The problem remains that the concept of lvalue/rvalue, as
    inherited from C, doesn't work very well with objects of class
    type. There are a couple of patterns where being able to call
    member functions on a temporary object is essential. The
    standard wanted to support that. Binding a temporary to a
    non-const reference had proven to be seriously error prone. The
    standard wanted to forbid it. (Note that these two rules
    together mean that a user defined operator++ can be used on a
    temporary, if it is a member function, but not if it is a free
    function.) And the standard also tries to maintain the C
    distinction between lvalues and rvalues where it can. The
    results are confusing to say the least.

    > This discussion could possibly benefit from being brought to
    > comp.std.c++.


    > Except -- that group's temporarily down.


    Only temporarily, I hope. (It's been down for more than a month
    now.)

    > > this difference may also lead to bugs that are hard to track
    > > and hard to explain to novice programmers.


    > > What do we gain from this feature?


    > One example that I remember being mentioned is, for a
    > multi-dimensional logical array, the ability to define an
    > operator[] that returns a proxy object that can be assigned to
    > (the first level proxy object would then itself also provide
    > an operator[], the purpose being to not expose the logical
    > array's internal memory layout or general implementation).


    > However, in most real-world cases the proxy object would not
    > need to be modified by the assignment, so you could define


    > struct Proxy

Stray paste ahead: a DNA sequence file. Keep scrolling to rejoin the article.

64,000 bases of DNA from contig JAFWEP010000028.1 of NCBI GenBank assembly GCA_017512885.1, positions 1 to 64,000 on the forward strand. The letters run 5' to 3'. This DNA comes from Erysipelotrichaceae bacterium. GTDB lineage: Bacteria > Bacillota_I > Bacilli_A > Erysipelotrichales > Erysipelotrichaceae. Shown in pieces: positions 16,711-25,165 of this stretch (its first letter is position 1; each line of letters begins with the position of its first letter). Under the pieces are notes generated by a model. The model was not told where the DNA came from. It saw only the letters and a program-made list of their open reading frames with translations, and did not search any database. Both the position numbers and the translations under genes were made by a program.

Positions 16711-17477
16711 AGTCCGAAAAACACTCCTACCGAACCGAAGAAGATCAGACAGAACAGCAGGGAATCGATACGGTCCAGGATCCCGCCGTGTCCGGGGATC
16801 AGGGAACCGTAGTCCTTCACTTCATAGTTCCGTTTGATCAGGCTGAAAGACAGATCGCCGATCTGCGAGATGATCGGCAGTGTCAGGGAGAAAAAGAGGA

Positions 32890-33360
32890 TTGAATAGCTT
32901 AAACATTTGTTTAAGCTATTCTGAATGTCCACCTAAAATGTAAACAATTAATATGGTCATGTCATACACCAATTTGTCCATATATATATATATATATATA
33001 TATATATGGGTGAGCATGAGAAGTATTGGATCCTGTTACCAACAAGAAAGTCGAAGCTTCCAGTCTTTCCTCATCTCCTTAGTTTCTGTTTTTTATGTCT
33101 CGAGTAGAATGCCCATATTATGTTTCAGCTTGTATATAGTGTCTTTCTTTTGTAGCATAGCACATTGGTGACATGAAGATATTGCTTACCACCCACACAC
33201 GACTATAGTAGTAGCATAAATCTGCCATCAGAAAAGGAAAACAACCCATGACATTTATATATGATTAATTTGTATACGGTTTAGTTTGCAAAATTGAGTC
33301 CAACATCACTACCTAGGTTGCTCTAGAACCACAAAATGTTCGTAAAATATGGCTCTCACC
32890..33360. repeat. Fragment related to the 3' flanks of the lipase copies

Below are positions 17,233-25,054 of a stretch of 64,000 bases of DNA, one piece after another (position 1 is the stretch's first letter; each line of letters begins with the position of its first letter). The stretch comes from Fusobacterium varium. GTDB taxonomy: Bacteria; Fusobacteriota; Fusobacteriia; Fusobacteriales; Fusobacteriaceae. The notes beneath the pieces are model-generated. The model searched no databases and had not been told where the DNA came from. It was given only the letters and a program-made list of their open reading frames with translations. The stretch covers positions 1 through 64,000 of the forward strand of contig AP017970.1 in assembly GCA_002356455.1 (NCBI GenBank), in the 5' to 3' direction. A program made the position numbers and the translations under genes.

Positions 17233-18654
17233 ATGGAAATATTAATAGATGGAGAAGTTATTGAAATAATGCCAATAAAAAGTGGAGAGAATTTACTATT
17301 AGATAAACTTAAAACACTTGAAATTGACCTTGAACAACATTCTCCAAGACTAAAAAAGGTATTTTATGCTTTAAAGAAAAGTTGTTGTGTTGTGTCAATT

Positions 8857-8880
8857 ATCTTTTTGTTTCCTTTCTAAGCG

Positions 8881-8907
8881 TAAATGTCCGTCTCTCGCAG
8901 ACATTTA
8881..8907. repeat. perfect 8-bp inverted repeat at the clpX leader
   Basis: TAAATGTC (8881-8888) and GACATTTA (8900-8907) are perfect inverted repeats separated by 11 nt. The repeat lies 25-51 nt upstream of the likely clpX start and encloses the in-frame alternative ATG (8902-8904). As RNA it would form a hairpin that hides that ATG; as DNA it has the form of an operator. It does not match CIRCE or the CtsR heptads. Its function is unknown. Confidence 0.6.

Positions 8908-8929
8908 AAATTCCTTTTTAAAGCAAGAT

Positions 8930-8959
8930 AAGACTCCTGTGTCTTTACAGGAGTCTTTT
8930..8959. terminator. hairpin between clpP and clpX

> {
    > Proxy const& operator=( SomeElementType const& ) const;
    > };


    That's what Scott Meyers suggests. It has the advantage that it
    very much signals the object as a Proxy---the fact that
    operator= is const should definitely signal something.

    > So I think perhaps a better example is the stringizer (or more generally
    > the idea of chaining calls, used e.g. in named arguments idiom),


    > struct Str
    > {
    > std::eek:stringstream stream;


    > template< typename T >
    > Str& operator<<( T const& v ) { stream << v; return *this; }


    > operator std::string() const { return stream.str(); }
    > };


    > void foo( std::string const& ) {}


    > int main()
    > {
    > foo( Str() << "Line " << 42 << "." );
    > }


    I think that's more or less the real argument. The example I
    remember was something like:

    new Window( WindowParameters().background( Color::red ) ) ;

    A window can typically have something like a hundred different
    parameters, most of which will use the default value most of the
    time. So you wrap them in a WindowParameters class, whose
    constructor sets them all to the default value, and then you
    call explicit functions (which return a WindowParameters&) to
    change the ones you want changed.

    There are possible alternative rules, but they all fall down
    somewhere as well.

    --
    James Kanze (GABI Software) email:
    Conseils en informatique orientée objet/
    Beratung in objektorientierter Datenverarbeitung
    9 place Sémard, 78210 St.-Cyr-l'École, France, +33 (0)1 30 23 00 34
    James Kanze, Feb 12, 2008
    #8